Potato chips from Frito-Lay Co., which controls half the $16 billion salty snacks market, and P&G's Pringles brand are slated to begin separate market tests of the ingredient within several months.
Olean Marketing Director Billy Cyr said marketing plans haven't been finalized. But the company ran a print ad late last week in USA Today and several major daily newspapers proclaiming approval of the ingredient.
P&G will handle trade ads to food manufacturers in-house.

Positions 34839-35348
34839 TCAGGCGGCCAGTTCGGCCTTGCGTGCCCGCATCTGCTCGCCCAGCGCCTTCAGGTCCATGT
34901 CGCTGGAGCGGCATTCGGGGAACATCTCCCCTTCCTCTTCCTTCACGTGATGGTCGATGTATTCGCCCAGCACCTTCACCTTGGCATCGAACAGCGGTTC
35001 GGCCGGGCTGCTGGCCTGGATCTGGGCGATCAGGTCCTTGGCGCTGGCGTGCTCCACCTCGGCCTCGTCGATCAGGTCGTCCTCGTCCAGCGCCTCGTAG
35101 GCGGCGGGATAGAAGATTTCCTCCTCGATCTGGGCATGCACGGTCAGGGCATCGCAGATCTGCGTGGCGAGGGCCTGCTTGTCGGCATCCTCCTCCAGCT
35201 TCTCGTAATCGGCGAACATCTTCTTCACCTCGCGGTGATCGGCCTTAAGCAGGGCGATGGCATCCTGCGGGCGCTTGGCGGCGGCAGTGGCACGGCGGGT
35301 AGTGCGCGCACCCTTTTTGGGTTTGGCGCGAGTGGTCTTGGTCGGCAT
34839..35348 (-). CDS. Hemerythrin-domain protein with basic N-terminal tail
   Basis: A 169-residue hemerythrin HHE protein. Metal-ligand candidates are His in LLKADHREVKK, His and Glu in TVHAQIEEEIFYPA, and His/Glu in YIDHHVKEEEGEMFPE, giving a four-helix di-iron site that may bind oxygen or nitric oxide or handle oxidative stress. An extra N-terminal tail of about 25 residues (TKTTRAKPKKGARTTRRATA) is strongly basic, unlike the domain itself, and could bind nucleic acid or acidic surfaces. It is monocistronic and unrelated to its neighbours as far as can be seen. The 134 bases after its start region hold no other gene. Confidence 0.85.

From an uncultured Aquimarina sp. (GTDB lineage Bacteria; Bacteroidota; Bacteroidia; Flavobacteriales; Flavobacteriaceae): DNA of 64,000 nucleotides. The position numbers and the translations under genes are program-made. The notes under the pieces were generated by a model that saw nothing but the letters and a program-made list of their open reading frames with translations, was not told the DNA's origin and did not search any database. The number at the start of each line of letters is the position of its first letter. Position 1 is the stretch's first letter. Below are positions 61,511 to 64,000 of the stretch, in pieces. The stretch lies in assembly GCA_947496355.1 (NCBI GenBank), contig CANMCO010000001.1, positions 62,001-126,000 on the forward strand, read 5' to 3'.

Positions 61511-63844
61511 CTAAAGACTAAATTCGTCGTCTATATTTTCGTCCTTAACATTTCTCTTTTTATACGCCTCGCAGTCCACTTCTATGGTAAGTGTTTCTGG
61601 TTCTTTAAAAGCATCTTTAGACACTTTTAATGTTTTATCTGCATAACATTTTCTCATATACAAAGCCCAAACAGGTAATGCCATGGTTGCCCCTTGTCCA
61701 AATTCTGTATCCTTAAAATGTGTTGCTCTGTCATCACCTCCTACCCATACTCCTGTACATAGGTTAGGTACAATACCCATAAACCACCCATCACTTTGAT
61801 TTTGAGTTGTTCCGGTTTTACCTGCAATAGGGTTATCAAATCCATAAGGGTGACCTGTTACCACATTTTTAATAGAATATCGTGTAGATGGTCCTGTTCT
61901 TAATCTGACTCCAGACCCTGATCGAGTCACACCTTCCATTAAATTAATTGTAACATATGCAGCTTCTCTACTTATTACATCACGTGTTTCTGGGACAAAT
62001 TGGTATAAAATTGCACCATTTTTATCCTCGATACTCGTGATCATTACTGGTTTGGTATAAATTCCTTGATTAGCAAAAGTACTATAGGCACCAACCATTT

One industry observer estimated P&G would spend about $10 million in the first year to promote the product to consumers. That would compare with $4.6 million in consumer advertising in 1994 from Monsanto Co. for NutraSweet, according to Competitive Media Reporting.
Once anticipated to revolutionize the food industry, olestra is now burdened with bad publicity about side effects. Following numerous studies and much deliberation, the Food & Drug Administration approved olestra last week on the condition products carry a warning label.
If tests go well, P&G will apply to use Olean in other foods, including french fries.